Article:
My sister undertook later, after coffee in the garden, to tell her she was staying. I don't mind admitting that I was too chicken. She wasn't at all happy, but to be honest by then there was absolutely no alternative and we had really left it too late anyway. She was 89 then, now 96, infinitely worse, and still there.

    Good luck - it is such a very difficult and worrying time.
     
  6. Isabella

    Isabella Registered User

    Jan 4, 2014
    106
    I just told mum that she was moving to a nice place to be closer to me. She was pleased with that, and asked if it was like a hotel and I said yes, a bit! She took that very literally though, as when we got there and I was showing her the view of the garden from her window, she asked if there was a pool there. Bless. The manager then came to collect her for a cup of tea and off she went, without even looking back to say goodbye!

    Mum was quite unconcerned by the whole thing, and I packed and labelled everything in her bedroom while she watched tv in the living room, popping in every now and again to see what I was doing and then disappearing again. I had it really easy compared to many people on here, I know.

    One bit of advice though the clothes labelling took absolutely ages! You might want to try doing it in stages far in advance. Labelling socks is particularly irritating! Now when I buy clothes for mum I go for light colours so I can just write on them and not bother with sowing in labels.
     
  7. Witzend

    Witzend Registered User

    Aug 29, 2007
    4,282
    SW London
    We have got through an awful lot of name tapes, but wherever possible now, if there's a light coloured label at the neck, I just write on it. I stopped buying her black knickers because the labels were black and no use for writing on. The CH orders its own name tapes, but I always label anything before I take it in.
     
  8. sistermillicent

    sistermillicent Registered User

    Jan 30, 2009
    2,951
    I used a sharpie pen to label most of mum's clothes, also used some name tapes but gave up because it took too long. I did most of it without her seeing. I had become very devious through necessity.

    On the day mum was due to go into the care home for her first respite stay dad took her bag and bits and pieces over in the morning and sorted everything out with the care staff.
    After lunch we said we were going out for tea, but I think mum suspected something (though she often accused us of kidnapping her even on innocent outings to anywhere). She went in to the care home quite happily but in her bedroom was so very angry with me. Dad left in tears and I took the flack.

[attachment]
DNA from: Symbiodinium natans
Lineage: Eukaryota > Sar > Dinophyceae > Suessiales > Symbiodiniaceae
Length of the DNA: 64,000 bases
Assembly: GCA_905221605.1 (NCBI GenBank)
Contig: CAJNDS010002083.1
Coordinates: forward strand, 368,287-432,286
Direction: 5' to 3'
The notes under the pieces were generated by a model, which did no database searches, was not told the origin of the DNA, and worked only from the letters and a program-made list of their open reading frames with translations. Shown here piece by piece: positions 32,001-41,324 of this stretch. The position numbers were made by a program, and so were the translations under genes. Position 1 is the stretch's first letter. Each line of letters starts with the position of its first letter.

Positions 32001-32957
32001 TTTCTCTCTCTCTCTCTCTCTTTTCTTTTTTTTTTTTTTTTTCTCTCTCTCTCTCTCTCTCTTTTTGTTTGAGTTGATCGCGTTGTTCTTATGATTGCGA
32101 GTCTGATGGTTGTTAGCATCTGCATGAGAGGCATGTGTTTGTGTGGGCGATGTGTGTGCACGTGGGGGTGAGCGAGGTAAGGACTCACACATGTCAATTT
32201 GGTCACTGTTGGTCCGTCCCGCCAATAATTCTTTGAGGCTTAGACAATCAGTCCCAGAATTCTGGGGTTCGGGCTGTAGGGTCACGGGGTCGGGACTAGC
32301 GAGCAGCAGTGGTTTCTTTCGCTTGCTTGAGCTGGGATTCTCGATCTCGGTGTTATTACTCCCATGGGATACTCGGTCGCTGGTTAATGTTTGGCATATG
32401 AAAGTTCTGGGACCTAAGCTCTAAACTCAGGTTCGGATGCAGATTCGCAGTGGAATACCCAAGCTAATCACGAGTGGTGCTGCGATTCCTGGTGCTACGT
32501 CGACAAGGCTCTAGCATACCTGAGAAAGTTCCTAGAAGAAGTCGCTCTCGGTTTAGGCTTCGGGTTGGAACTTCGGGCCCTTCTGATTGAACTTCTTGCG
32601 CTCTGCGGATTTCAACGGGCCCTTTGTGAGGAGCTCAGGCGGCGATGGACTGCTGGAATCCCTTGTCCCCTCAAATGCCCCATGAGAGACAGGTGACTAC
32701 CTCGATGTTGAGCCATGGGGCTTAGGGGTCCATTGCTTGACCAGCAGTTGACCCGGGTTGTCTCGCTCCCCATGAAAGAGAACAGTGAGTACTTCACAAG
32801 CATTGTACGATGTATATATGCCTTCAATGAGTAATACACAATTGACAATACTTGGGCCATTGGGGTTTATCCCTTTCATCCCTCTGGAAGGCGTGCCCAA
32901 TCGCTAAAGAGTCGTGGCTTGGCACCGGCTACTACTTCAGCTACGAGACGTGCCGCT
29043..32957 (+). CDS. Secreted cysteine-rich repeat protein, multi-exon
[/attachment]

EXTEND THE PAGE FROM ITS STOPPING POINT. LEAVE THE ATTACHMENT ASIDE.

I spent a few minutes of explaining that Dad was going to visit his brother who was ill and she didn't want to be all alone at home did she, so she was booked into this nice hotel for a few days - I am afraid this was not true.

    Then a nurse came in and asked if she would like to go with him for a cup of tea, she took his arm and went off without even a look at me.
     
  9. CollegeGirl

    CollegeGirl Registered User

    Jan 19, 2011
    9,535
    North East England
    If it was me, I'd do it gradually. The packing, I mean. Setting aside the problem of what to tell your loved one to get them there, and just thinking of the practical preparation - bearing in mind that I haven't yet had to do this myself! - I would try to remember that they don't need everything at once.

    With regards to clothes and toiletries etc, just pack a small bag to start with, with just enough things for a few nights and days. This will surely be easier than trying to pack masses of stuff while your relative is around, possibly watching and worrying. That can be done later, once they are there and you can do it on your own.

    The same goes for personal possessions. Just pack a few items. Leave anything super-necessary to the last minute, just grab and go, so to speak (I mean like a cuddly teddy or soft throw or handbag, or whatever your mum might be attached to.)

    If you want to personalise the room with bits of familiar furniture, bedding, etc, this might just have to wait, or if there are small things you could take with you that you could then put in her room while she's having a cuppa with someone else, then that might work.

    I hope this has helped. If it all seems a bit idealised, many apologies! What do I know, I've never actually done it :eek: :D. But I think this is how I would approach it myself, otherwise it just seems far too daunting.

    Good luck!
     
  10. Homerose

    Homerose Registered User

    Dec 8, 2014
    13